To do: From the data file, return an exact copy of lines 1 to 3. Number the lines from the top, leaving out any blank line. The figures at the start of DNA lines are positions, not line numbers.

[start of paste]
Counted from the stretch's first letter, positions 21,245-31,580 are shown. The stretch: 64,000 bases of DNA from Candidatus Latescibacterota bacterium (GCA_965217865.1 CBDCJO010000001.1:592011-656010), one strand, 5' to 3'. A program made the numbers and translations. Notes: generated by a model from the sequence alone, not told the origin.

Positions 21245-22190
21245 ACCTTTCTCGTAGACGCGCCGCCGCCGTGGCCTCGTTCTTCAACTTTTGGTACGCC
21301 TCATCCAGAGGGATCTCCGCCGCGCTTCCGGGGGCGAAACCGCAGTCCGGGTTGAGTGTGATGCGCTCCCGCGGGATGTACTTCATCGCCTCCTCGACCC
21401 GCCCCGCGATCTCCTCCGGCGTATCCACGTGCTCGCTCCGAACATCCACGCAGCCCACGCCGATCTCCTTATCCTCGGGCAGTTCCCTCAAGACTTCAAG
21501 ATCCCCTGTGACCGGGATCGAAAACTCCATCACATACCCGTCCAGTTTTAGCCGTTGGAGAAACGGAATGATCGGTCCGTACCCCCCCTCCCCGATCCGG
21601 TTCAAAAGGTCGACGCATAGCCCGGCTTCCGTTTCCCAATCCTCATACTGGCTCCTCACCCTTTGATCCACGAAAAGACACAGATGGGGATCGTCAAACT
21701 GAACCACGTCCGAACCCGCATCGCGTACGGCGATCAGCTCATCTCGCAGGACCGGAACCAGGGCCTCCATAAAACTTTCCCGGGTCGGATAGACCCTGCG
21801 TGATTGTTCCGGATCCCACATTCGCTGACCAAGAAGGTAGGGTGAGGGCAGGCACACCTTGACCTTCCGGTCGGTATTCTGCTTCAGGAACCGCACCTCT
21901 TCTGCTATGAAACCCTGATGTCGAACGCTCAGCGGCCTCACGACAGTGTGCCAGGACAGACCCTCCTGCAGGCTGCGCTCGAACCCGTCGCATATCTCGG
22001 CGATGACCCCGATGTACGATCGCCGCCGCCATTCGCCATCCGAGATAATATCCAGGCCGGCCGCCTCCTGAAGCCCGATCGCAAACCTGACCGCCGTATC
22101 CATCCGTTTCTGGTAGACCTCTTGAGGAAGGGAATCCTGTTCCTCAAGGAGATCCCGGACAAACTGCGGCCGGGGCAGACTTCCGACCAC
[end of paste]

Counted from the stretch's first letter, positions 21,245-31,580 are shown. The stretch: 64,000 bases of DNA from Candidatus Latescibacterota bacterium (GCA_965217865.1 CBDCJO010000001.1:592011-656010), one strand, 5' to 3'. A program made the numbers and translations. Notes: generated by a model from the sequence alone, not told the origin.

Positions 21245-22190
21245 ACCTTTCTCGTAGACGCGCCGCCGCCGTGGCCTCGTTCTTCAACTTTTGGTACGCC